Five soldiers serving as prison guards during their mandatory military service will be questioned under caution by police this coming week, including three on Sunday, on suspicion of having intimate relationships with a Palestinian security prisoner at Ramon Prison in southern Israel, according to Hebrew media reports Saturday.
One report, by Channel 12 news, added that three Israel Prison Service (IPS) officials would also be questioned under caution on suspicion that they knew about the affair.
The reports said National Security Prisoner Itamar Ben Gvir was planning to bring a proposal to the next cabinet meeting to form a governmental commission of inquiry, headed by a judge, to examine the Israel Prison Service’s conduct in the recently uncovered case as well as a previously revealed case in which convicted terrorists allegedly assaulted and raped female soldiers serving as prison guards at Gilboa Prison in the north, with some prison guards “pimping out” the conscripts to placate inmates.
“There is a systemic failure here, events that the minister cannot accept,” the Ynet news site quoted associates of Ben Gvir as saying.
The Petah Tikva Magistrate’s Court placed a gag order on many of the details of the current case, which was revealed on Friday, including the identity of the jailed terror convict.
The police investigation was opened after IPS officials received evidence that a female guard was having an intimate relationship involving sexual activity with the male inmate. The probe led to similar suspicions against the four additional servicewomen.
According to Ynet, which first reported the case, over the past year, the guard in question allegedly established ties with the prisoner, a Fatah member convicted of involvement in a terror attack in central Israel that led to the deaths of Israelis.
The prisoner allegedly possessed a phone inside his cell used to keep in touch with several of the female guards and exchange photos, according to initial findings by the IPS. It was unclear from the report if the phone was provided by one of the guards.
Ynet reported that there was a suspicion that a consensual physical interaction occurred between the guard and the prisoner.
The guard was questioned by police on Thursday, where she alleged four others were involved in inappropriate contact with the prisoner. She was released to house arrest on Thursday. The five soldiers are said to be nearing the end of their mandatory service.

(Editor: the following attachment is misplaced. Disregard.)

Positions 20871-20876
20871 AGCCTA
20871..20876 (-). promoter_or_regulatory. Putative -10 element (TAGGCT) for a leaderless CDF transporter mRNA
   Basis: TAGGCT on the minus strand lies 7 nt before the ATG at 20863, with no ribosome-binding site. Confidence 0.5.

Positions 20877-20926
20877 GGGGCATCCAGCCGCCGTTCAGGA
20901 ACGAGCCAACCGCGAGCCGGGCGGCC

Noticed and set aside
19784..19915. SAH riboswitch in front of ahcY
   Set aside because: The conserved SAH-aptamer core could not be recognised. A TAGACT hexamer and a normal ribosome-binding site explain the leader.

The guard’s lawyer says that the prisoner threatened his client into a non-consensual relationship, but an unnamed senior police official told Ynet that evidence suggested otherwise.
Yair Ohayon, a lawyer representing the soldier, accused the police of “putting us in an impossible situation in which they issue a sweeping gag order on details of the investigation, but simultaneously make repeated leaks to the media that are mostly false.” He argued that when more information is published, “the public will know that the prison guard is the victim.”
Shortly after news of the incident broke, Ben Gvir and Israel Prison Service Commander Katy Perry issued a joint statement saying that all female IDF soldiers would “immediately stop” serving as guards in security prisons.
The joint statement added that the move would be implemented in the coming days to allow for a short period for the IPS to prepare for the switch. Stopping the service of female IDF soldiers in security prisons has been repeatedly pushed for, including by Ben Gvir, but has stalled due to a lack of manpower to replace the female soldiers.
The Palestinian inmate in question was transferred from his cell to a segregated wing Friday morning and will be questioned later, IPS said in a statement.
In a statement, Perry said that due to the “grave incident” in question, the IPS would “take all necessary steps and have zero tolerance for instances of [violating] moral values.”
Perry said the IPS has led a massive recruitment drive in recent months and has brought on 1,000 new guards who will replace IDF soldiers.
Ben Gvir said Friday that the “horrifying report” proved the need to dismiss female soldiers from guarding security prisoners.
The minister issued an order in January to begin the process of permanently halting the placement of Israel Defense Forces soldiers as prison guards for incarcerated terror inmates.
The decision came more than five months after then-defense minister Benny Gantz ordered an investigation into the arrangement last August, following the exposure of the “pimping” scandal at Gilboa.
Michael Horovitz contributed to this report.